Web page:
By Dave Pehling
SAN FRANCISCO (CBS SF) — Over the course of its nearly three decades of existence, Swedish band Opeth has evolved from an experimental death-metal juggernaut to become one of the leading exponents of heavy progressive rock. Recruited to play bass in the band in 1989 when he was only 16, Mikael Åkerfeldt would end up moving to guitar and taking over lead vocals and leadership of Opeth, expanding on its traditional death metal sound with the addition of acoustic guitars and more complex six-string harmonies.
It took the group several personnel changes to settle on the line-up that would record the band’s debut album Orchid in 1994. Incorporating elements of atmospheric folk and progressive rock, the epic-length songs heard on Orchid (several clock in well over the 10-minute mark) delivered a challenging mix of dynamics and moods as Åkerfeldt’s vocals moved easily from death-metal growl to sonorous croon. Opeth refined its sound and began establishing a reputation as a powerhouse live act with subsequent albums and tours, leading up to the band’s landmark fifth effort in 2001 entitled Blackwater Park that broke the group to a wider audience in the United States.
That album marked Åkerfeldt’s first collaboration with noted producer, musician and sonic alchemist Steve Wilson (the leader of modern progressive-rock band Porcupine Tree and the go-to engineer to craft 5.1 surround sound mixes for the likes of Jethro Tull, King Crimson and XTC). Further exploring the guitarist’s love for challenging progressive sounds, the songs on Blackwater Park married extreme-metal intensity to the majesty and drama of Pink Floyd and latter-day Beatles. Åkerfeldt continued to push boundaries on Opeth’s follow-up efforts, the companion piece recordings Deliverance, which stuck to their complex metallic sound, and the straight progressive-rock release Damnation.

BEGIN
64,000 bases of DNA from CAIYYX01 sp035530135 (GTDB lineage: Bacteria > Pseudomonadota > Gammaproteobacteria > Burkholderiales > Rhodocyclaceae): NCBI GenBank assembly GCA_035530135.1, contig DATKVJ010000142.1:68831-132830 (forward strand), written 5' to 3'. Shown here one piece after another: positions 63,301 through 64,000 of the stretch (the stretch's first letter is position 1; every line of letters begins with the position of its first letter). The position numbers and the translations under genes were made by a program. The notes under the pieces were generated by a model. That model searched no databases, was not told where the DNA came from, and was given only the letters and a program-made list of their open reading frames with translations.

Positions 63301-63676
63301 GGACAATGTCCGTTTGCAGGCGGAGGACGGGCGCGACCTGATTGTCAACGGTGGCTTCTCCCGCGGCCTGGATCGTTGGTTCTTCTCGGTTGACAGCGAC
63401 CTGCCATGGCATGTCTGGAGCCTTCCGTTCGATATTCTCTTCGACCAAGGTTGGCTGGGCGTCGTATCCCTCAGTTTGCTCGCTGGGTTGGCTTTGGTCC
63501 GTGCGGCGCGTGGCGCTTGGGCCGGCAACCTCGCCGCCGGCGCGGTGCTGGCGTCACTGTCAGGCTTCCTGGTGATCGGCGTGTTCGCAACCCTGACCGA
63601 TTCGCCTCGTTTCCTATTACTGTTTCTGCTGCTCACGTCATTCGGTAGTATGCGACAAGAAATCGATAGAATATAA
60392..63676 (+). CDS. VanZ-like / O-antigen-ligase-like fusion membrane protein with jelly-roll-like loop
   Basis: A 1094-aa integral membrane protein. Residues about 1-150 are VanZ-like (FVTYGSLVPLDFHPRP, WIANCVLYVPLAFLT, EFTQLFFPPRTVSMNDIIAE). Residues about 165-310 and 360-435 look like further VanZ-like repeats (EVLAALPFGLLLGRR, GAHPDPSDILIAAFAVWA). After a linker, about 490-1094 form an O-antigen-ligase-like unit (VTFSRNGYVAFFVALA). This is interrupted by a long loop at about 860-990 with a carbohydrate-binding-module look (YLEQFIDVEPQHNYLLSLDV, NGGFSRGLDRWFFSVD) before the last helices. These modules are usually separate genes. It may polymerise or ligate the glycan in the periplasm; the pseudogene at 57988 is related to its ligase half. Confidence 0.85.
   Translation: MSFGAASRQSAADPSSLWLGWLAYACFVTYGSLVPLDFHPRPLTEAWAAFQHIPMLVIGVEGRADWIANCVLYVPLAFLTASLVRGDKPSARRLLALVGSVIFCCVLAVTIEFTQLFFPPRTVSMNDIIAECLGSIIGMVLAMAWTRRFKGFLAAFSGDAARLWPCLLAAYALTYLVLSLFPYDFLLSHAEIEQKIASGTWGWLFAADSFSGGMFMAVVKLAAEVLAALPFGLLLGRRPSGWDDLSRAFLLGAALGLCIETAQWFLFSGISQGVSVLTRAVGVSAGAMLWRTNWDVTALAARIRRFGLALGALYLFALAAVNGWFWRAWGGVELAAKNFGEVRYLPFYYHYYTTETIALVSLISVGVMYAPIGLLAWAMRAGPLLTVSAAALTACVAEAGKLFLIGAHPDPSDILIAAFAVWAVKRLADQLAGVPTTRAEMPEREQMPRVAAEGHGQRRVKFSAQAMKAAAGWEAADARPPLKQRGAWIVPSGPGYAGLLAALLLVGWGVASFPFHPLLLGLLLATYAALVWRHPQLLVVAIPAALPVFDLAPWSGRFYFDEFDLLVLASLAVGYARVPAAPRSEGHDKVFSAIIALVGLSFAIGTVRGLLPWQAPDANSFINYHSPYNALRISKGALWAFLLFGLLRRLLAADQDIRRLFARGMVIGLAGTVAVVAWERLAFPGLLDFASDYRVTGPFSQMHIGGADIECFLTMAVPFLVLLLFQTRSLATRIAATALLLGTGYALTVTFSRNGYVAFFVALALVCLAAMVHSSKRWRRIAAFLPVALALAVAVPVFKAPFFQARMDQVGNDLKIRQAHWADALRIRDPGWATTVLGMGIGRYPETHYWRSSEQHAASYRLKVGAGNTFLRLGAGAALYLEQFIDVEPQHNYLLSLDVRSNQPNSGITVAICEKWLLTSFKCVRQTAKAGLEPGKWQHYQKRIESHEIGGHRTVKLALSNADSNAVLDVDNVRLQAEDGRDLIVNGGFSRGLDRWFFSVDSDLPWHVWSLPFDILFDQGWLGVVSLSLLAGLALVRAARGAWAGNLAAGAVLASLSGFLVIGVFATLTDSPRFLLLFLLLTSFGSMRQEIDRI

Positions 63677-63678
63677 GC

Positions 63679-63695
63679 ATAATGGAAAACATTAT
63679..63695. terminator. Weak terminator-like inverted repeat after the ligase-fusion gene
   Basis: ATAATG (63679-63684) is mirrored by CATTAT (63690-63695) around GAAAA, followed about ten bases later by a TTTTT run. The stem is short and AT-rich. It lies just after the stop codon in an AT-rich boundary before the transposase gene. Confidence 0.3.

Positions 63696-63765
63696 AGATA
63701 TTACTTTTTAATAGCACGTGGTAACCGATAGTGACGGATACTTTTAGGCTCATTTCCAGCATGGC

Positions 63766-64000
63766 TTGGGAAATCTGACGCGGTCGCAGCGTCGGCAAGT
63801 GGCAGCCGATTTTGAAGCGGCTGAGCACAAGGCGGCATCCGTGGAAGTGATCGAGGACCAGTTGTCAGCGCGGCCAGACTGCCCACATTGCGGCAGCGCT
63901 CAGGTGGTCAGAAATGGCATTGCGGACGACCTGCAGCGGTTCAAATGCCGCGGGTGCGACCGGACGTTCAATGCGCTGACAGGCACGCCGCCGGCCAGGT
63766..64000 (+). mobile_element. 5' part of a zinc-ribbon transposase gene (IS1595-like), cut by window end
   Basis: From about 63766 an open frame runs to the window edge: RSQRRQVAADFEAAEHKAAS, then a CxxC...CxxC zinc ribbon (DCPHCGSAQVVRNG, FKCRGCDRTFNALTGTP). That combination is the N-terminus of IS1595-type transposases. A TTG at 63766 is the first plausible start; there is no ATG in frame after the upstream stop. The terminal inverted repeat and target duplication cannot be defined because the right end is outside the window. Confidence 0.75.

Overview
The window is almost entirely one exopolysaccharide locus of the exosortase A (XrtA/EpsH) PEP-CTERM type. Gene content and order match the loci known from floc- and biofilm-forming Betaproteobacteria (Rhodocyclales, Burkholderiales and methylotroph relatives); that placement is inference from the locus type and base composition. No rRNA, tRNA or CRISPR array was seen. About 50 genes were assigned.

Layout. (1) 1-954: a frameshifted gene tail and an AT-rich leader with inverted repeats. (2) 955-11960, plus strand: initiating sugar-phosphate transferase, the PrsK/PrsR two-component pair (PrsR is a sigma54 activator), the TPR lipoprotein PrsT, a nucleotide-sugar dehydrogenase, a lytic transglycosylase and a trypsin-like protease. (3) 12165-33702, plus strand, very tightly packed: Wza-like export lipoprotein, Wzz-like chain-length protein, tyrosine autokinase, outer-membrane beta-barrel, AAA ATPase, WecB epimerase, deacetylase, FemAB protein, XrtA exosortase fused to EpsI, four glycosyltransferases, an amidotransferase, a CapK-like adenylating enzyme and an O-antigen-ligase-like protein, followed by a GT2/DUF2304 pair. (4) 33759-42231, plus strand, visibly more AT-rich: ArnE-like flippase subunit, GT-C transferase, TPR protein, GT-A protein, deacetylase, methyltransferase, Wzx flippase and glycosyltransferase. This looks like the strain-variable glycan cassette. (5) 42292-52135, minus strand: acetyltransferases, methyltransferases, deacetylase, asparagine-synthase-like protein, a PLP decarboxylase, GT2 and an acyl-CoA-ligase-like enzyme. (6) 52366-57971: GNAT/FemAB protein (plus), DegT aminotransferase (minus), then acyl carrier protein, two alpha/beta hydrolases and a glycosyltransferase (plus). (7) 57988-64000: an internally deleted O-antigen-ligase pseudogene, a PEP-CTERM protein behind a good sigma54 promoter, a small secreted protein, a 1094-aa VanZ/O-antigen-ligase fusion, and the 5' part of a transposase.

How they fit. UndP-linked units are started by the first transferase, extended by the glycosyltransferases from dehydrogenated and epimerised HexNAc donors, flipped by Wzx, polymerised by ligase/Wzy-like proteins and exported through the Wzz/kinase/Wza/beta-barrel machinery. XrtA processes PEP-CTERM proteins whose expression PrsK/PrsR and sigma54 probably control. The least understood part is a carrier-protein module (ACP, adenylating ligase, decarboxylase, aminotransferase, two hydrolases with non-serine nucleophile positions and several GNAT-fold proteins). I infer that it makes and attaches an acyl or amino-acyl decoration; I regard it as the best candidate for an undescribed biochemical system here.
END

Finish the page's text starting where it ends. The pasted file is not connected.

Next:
Åkerfeldt has continued his audacious experiments in heaviness, but Opeth left death metal behind entirely after the release of their 2008 album Watershed. Cultivating a different sound that fully embraced progressive rock as well as elements of ’70s-era electric jazz fusion (particularly the Fender Rhodes electric piano and Hammond B-3 organ employed by Miles Davis and his disciples), Åkerfeldt and company pursued a new vision starting with Heritage in 2011 and continuing on Pale Communion three years later.
On the band’s latest opus Sorceress, the guitarist spotlights his skills with the acoustic guitar on several numbers while continuing to mine a knotty, dizzying style of heavy progressive rock that nods as much to Deep Purple and Black Sabbath as it does to Jethro Tull and Emerson, Lake and Palmer in its melody and aggressive attack. For Opeth’s current tour, they are joined by ambitious, like-minded Texas-based metal band the Sword at the Warfield on Saturday night.
Opeth with the Sword
Saturday, Oct. 22, 8 p.m. $35-$45